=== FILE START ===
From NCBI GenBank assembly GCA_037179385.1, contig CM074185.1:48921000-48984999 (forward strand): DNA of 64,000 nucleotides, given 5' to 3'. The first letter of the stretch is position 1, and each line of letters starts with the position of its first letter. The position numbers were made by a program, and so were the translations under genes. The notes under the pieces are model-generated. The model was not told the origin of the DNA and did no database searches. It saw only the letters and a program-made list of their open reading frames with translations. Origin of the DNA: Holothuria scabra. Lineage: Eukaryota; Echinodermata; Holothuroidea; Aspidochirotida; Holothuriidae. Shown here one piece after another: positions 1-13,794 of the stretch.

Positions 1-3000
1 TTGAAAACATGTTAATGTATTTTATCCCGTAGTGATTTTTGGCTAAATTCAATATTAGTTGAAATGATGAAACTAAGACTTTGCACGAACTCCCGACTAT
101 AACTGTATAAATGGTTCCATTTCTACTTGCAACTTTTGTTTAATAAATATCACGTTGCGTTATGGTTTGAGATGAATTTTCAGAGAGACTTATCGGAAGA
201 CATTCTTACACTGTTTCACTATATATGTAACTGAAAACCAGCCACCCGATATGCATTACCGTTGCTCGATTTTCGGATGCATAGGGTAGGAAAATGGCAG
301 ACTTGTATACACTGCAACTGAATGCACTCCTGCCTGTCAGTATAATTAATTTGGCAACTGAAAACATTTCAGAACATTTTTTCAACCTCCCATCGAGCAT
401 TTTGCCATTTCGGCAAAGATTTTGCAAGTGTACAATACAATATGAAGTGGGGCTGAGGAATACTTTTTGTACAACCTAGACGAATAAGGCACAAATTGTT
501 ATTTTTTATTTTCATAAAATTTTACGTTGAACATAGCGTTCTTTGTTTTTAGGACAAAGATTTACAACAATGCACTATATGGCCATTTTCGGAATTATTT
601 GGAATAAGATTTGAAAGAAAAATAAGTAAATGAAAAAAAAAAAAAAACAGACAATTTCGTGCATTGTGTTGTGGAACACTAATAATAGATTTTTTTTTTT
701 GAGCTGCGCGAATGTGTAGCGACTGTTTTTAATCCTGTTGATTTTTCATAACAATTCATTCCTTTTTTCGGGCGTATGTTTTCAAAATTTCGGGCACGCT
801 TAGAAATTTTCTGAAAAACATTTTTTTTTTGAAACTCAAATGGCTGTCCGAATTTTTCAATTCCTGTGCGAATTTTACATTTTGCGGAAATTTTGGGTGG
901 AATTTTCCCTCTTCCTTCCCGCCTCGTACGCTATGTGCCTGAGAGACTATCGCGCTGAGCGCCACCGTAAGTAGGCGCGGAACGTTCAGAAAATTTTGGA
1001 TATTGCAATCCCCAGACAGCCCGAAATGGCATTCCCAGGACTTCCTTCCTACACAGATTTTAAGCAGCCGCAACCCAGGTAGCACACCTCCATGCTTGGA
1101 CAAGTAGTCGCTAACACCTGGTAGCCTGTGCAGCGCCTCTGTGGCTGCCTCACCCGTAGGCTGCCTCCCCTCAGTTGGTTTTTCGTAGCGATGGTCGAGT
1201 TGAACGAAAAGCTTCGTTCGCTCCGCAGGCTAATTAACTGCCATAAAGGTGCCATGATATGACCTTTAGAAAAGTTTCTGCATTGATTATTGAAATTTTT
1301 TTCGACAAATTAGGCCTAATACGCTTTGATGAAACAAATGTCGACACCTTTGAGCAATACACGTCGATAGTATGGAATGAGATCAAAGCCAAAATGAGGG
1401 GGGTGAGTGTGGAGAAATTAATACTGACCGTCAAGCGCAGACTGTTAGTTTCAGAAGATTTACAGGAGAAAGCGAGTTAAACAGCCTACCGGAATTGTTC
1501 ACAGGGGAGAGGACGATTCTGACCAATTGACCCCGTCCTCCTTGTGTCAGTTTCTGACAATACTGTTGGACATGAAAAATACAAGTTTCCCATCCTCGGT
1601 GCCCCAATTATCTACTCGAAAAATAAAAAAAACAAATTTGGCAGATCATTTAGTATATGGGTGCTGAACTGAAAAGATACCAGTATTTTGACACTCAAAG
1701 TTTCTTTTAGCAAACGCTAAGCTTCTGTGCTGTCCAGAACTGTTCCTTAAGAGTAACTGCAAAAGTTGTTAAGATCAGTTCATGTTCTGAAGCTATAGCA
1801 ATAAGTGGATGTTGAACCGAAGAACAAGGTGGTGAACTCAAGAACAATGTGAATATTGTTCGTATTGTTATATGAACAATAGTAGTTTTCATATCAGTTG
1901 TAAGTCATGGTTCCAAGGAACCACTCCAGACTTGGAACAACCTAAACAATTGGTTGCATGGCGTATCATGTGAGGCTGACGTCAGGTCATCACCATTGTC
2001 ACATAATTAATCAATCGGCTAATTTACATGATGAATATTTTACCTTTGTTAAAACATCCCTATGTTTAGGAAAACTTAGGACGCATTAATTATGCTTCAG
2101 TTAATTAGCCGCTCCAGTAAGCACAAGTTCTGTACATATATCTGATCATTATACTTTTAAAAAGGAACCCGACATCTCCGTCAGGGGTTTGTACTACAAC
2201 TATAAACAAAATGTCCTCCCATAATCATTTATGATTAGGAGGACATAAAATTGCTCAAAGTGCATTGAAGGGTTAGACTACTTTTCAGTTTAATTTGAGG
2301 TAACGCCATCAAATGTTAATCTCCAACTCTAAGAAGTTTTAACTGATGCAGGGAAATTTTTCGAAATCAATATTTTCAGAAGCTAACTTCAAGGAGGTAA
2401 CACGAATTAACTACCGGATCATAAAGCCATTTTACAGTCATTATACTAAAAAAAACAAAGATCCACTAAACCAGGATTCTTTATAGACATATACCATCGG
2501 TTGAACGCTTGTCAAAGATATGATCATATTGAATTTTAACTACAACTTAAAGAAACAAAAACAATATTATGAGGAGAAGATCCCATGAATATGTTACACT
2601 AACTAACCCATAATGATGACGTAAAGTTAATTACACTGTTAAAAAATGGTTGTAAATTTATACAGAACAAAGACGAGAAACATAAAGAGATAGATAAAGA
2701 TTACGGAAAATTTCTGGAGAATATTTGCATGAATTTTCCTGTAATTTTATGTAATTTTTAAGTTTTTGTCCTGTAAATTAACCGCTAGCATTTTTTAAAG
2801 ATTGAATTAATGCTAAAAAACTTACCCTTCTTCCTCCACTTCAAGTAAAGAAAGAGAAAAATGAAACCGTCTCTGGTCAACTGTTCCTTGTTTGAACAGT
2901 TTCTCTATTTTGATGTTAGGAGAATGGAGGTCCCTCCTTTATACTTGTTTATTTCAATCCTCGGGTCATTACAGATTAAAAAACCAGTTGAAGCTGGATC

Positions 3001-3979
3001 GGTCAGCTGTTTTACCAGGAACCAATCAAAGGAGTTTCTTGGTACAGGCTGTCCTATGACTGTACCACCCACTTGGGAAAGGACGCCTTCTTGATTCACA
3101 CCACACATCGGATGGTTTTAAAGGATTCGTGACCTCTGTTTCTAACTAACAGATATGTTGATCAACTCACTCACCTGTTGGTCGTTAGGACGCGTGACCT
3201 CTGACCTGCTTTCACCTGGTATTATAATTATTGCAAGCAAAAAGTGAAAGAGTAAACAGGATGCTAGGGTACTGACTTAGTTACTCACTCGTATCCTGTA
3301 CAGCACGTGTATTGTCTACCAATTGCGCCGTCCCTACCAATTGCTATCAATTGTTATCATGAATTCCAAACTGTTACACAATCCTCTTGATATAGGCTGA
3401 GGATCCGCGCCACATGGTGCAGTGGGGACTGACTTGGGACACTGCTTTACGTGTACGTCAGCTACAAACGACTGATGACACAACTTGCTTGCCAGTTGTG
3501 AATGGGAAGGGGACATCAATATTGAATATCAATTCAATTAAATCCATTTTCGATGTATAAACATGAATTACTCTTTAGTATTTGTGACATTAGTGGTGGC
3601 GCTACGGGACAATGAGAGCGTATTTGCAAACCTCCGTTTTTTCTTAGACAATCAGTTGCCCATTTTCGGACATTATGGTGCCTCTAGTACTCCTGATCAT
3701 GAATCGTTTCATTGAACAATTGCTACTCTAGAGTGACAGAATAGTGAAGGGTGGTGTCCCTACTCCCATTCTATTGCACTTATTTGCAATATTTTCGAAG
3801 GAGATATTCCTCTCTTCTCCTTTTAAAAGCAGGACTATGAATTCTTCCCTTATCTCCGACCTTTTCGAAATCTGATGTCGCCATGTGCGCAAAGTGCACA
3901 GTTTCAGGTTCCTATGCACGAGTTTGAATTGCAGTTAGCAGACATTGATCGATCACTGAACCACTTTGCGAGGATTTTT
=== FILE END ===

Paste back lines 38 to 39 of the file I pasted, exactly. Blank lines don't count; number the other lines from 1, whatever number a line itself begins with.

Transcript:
3401 GGATCCGCGCCACATGGTGCAGTGGGGACTGACTTGGGACACTGCTTTACGTGTACGTCAGCTACAAACGACTGATGACACAACTTGCTTGCCAGTTGTG
3501 AATGGGAAGGGGACATCAATATTGAATATCAATTCAATTAAATCCATTTTCGATGTATAAACATGAATTACTCTTTAGTATTTGTGACATTAGTGGTGGC